Sunday, April 11, 2010

MCGEO President Gino Renne's Testimony on the County Budget

Following is the testimony of MCGEO President Gino Renne on the county budget. Note his statements about the relative impact of the County Executive's proposal on front-line workers and management.

Testimony of UFCW Local 1994 President Gino Renne To the Montgomery County Council

April 6, 2010

Ladies and Gentlemen, distinguished members of the County Council: On behalf of the 10,000 workers our union represents—employees of Montgomery County, Prince George’s County and others — we appreciate this opportunity to share the union’s views about the budget and the process of developing it.

I recall a phrase that was often used by the old folks in my Pittsburgh neighborhood as I was growing up. It was variously described as a blessing and a curse: “May you live in interesting times.”

Blessing or curse, these are interesting times.

I have been involved in this county, representing government workers for more than 33 years now, and these are perhaps the most interesting times I have ever experienced.

Over that time, our county has mushroomed from a much smaller and more easily managed jurisdiction to a very complex political organism that requires careful attention, innovation, creativity, thoughtful management, most of all — leadership.

In 1977, the County Executive’s budget was $500 million. Today, it is over $4 billion.

The average household income in Montgomery County in 1977 was second highest in the nation. The median income in Montgomery County was three times the national average.

Over the years, Montgomery County became accustomed to being in the lead. We were “first” or at the top in every metric that matters: The most affluent, the best schools, transportation, health, public safety and job growth.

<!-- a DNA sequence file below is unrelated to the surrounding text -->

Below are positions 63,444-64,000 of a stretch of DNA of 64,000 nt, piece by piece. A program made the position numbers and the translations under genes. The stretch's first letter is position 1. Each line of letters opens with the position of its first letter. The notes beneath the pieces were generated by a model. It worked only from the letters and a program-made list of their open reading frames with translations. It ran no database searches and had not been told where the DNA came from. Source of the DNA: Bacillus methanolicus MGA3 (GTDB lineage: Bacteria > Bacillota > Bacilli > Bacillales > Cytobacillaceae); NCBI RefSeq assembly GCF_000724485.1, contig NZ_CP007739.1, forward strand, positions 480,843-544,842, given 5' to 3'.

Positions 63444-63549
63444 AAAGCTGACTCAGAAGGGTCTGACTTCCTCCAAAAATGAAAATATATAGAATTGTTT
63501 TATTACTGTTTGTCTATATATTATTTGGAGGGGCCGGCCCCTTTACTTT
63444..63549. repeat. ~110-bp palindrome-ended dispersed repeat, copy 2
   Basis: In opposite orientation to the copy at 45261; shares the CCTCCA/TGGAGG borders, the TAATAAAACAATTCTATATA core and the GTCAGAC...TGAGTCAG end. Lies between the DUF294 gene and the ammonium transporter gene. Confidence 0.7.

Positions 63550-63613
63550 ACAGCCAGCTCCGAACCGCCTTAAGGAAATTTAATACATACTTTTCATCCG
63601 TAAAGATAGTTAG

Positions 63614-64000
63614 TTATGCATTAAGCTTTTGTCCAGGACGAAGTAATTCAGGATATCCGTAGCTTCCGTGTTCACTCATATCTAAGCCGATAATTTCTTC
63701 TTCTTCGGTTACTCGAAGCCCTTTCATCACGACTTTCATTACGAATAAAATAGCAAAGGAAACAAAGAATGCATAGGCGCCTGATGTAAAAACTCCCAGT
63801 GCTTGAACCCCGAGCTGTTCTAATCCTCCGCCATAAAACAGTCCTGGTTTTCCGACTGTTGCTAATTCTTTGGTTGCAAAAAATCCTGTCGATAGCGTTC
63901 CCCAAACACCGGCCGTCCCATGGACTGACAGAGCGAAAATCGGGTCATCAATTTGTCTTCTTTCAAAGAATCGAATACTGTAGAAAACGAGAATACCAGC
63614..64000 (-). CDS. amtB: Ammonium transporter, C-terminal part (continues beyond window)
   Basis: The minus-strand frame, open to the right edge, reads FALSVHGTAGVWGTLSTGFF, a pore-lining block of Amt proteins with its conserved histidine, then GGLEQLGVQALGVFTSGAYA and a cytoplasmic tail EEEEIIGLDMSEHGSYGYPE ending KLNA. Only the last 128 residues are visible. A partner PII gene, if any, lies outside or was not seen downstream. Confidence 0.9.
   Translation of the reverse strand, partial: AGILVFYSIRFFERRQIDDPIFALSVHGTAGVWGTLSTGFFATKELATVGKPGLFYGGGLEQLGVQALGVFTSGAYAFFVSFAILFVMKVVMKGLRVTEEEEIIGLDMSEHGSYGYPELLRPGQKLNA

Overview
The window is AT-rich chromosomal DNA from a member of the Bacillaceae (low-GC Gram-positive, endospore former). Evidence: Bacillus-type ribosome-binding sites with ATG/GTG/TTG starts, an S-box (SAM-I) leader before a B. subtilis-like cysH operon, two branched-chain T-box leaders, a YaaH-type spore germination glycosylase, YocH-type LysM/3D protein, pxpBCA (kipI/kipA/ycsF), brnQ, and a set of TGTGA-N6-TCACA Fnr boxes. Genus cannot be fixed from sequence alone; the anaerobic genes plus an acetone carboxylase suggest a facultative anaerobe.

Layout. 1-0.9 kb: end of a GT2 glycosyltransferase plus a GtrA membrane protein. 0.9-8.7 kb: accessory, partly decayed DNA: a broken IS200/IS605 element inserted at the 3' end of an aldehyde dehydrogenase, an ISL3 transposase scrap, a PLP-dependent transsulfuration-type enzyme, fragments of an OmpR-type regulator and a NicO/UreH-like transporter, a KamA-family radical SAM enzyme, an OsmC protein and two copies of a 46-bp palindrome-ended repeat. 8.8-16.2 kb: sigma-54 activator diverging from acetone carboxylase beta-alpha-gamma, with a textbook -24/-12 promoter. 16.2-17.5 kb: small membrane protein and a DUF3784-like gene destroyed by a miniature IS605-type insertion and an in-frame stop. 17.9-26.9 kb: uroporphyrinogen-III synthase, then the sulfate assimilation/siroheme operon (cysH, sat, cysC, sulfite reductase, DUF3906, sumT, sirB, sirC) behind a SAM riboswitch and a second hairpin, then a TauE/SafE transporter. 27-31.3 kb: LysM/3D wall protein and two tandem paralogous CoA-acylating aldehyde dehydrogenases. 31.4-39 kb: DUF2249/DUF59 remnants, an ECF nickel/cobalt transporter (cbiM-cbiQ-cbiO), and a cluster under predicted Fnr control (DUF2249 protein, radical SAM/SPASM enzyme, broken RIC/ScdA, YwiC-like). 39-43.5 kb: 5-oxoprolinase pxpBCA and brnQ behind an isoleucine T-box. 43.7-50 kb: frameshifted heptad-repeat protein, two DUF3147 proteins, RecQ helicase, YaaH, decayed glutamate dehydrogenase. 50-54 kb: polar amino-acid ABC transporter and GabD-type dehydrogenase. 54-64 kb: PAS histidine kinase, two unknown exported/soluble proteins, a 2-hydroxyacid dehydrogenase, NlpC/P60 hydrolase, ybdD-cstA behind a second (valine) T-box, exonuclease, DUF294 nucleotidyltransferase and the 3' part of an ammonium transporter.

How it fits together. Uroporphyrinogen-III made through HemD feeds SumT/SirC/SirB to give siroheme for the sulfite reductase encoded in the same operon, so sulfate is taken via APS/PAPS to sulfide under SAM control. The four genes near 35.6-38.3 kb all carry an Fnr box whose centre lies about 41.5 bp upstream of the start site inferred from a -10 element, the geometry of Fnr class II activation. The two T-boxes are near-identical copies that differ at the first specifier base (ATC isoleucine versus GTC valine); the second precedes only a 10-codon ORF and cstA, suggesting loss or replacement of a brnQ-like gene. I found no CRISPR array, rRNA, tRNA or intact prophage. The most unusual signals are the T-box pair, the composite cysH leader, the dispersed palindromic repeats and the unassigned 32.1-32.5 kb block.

Lately, however, we have slipped. Our county’s demographics have changed substantially. We lag behind many of our neighbors: Howard County in Maryland, Fairfax, Alexandria, Arlington and Loudon County have all moved ahead of Montgomery County. One key measure — job growth — is particularly indicative. Last year, Fairfax County added 40,000 jobs; Montgomery added 7,000.

During the good times, Montgomery County developed some bad habits—including the development of a large, highly-compensated management contingent that adds very little to the quality or quantity of services for residents, taxpayers and voters.

At the Department of Health and Human Services, for example, the current level of cuts proposes the elimination of 115 work years. Exactly 2.6 of those work years to be eliminated will come from the ranks of management.

Montgomery County’s demographics tend to reflect our wide range of education and income levels — from the pockets of prosperity in Potomac, Bethesda and Chevy Chase, to the less fortunate areas where poverty has taken root. The wages of county employees are a mirror of those demographics.

Comparing the union negotiated wages for rank and file workers in typical occupations with those of nearby jurisdictions — Anne Arundel, Arlington, Baltimore City, Baltimore County, the District, Fairfax, Howard and Prince George’s — Montgomery ranks about 10 percent above average.

However, using the same methodology and comparing the same jurisdictions, the managerial levels exceed the average by more than 59 percent — a deviation that warrants some explanation. And, when that management cohort is insulated from cuts, furloughs and reductions-in-force, we believe that the council has a responsibility to county residents to dig deeper for an explanation.